How To Save A Dying Betta Fish?

Betta fish are beautiful creatures and make great aquatic pets. But they are susceptible to many illnesses and conditions that can cause their early demise. Here’s what you can do to revive your dying Betta fish.

The first step is finding out why the Betta fish is ill and reversing the conditions. You can try changing the tank temperature, swapping out the water more often, cleaning out the tank, or checking for signs of infection. Always reach out to a vet after stabilizing the fish or if its situation is too critical.

Betta fish are notorious for hiding their sickness until it gets too critical. So, I’ve provided some details on how you can spot the issues and prevent your favorite pet from dying.

What Are Some Common Things I Can Do To Help My Betta?

If you see that your Betta fish is not moving, or too lethargic, it might be in shock. This happens when the temperature of the tank is too cold. You should try moving the tank to a warmer place or adjusting the temperature if you have the option.

The fish might eventually sink to the bottom of the tank if you don’t act fast. The fish will enter a coma otherwise and reviving it will be much harder.

Don’t be alarmed if the fish does sometimes swim to the bottom. It could be choosing to rest itself, and that is a natural behavior.

Another issue that happens with temperature is if the Betta fish is moving around the tank restlessly. Your fish is suffering from intolerably high-water temperature. Move the tank to a cooler atmosphere or lower the water temperature.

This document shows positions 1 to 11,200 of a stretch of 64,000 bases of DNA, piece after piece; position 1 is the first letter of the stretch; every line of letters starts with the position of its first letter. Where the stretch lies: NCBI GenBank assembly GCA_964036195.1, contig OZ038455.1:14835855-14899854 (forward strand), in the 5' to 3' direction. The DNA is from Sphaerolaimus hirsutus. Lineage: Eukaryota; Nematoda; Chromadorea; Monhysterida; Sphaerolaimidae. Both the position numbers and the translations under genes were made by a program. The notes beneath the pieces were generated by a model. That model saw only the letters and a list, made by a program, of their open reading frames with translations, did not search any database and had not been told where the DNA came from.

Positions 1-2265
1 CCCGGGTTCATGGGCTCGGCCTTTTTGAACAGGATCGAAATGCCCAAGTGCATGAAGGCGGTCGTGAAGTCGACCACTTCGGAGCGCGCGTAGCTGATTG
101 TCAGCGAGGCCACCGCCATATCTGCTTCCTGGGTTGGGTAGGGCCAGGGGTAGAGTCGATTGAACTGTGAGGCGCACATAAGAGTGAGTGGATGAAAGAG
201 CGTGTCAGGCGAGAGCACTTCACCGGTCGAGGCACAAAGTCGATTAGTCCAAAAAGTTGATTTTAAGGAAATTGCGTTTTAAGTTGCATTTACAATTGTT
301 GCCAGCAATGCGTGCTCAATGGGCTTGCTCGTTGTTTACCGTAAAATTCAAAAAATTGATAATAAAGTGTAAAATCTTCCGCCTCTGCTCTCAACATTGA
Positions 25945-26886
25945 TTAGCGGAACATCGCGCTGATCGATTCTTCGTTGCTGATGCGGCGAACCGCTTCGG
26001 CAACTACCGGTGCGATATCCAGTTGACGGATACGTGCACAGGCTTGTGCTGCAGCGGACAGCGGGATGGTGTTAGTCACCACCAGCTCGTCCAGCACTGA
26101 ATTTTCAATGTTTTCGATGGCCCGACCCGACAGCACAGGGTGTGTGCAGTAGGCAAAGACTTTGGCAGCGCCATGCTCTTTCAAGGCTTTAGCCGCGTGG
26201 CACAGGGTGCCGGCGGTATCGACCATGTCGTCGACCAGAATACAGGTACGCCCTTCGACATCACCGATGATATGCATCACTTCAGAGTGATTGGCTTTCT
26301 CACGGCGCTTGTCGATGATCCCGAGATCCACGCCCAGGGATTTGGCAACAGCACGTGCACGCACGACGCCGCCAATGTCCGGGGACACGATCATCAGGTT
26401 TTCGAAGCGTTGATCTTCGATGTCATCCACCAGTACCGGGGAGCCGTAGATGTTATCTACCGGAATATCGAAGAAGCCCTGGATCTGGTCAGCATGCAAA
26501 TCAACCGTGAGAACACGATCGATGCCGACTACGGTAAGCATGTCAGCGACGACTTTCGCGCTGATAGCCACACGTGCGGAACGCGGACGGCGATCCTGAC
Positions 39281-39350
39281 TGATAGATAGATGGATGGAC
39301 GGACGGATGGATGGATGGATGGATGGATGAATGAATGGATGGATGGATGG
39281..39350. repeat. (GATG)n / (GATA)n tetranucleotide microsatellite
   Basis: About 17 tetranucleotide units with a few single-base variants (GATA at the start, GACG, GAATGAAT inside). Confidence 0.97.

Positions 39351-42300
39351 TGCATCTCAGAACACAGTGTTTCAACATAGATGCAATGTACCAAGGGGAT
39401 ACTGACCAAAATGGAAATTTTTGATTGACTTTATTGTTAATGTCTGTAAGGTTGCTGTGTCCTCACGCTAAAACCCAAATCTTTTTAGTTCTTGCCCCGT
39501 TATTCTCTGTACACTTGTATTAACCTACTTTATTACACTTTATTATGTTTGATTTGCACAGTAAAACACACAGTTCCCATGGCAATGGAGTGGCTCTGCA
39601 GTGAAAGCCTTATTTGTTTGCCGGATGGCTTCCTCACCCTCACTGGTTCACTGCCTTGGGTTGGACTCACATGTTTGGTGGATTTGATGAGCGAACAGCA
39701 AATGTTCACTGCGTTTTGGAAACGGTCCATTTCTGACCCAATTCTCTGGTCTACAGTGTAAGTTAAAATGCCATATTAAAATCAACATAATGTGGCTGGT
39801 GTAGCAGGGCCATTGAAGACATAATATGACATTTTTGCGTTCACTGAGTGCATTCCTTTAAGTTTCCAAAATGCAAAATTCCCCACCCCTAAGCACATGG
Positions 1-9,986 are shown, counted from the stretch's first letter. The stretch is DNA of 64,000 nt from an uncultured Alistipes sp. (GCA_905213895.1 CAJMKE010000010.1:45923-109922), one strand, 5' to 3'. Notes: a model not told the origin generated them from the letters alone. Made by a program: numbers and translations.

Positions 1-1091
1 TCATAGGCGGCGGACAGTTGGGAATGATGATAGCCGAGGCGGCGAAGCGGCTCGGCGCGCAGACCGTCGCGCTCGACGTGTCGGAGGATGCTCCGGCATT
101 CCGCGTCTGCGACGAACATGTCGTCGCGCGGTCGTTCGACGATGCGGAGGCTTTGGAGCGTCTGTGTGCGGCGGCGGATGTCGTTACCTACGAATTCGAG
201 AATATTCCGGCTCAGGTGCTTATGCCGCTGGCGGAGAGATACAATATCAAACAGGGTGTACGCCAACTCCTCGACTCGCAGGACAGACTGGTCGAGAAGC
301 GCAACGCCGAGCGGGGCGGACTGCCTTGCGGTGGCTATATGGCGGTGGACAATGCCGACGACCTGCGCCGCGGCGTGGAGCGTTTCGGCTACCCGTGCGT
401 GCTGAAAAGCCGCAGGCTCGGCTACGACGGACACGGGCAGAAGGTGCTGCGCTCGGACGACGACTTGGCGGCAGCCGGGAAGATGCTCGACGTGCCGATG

You can try swapping out the water more often in case the Betta fish is too sluggish. Your fish could be having have a harder time breathing. Not changing the water or cleaning the tank often can lead to lower Oxygen levels and filth.

What To Do If My Betta Fish Still Doesn’t Get Better?

If your Betta fish is still showing no signs of improvement, it may have contracted a disease. The most common ailment that Betta fish suffer from is fungal infections.

Typically, Betta fish will start showing some common symptoms of fungal infection early on.

  • Sluggish or unable to swim.
  • Unwilling to eat food.
  • Frayed fins
  • Blotchy patches on the body and head.
  • Clamped fins.
  • Loss of color.

A tell-tale behavior that you can spot is the fish rubbing its body along the walls of the aquarium. The Betta is trying to rub off the fungus on its body.

If you see any of the symptoms and find your fish acting this way, take immediate action. If you have multiple Betta fish, check each one for similar issues, and then isolate the ones that are infected.

Using Medication

You can take some steps to counter the infection without medication. But do not continue this treatment if they show little to no signs of improvement within 10 days.

  • Adjust the temperature from 23° to 25° Celsius in stages.
  • Add one teaspoon of agricultural salt per gallon.
  • Keep swapping out around 80% of the tank water every day.
  • Always add the needed amount of salt to the added water.

If your fish is not responding well to the treatment, then you can try using the following medications.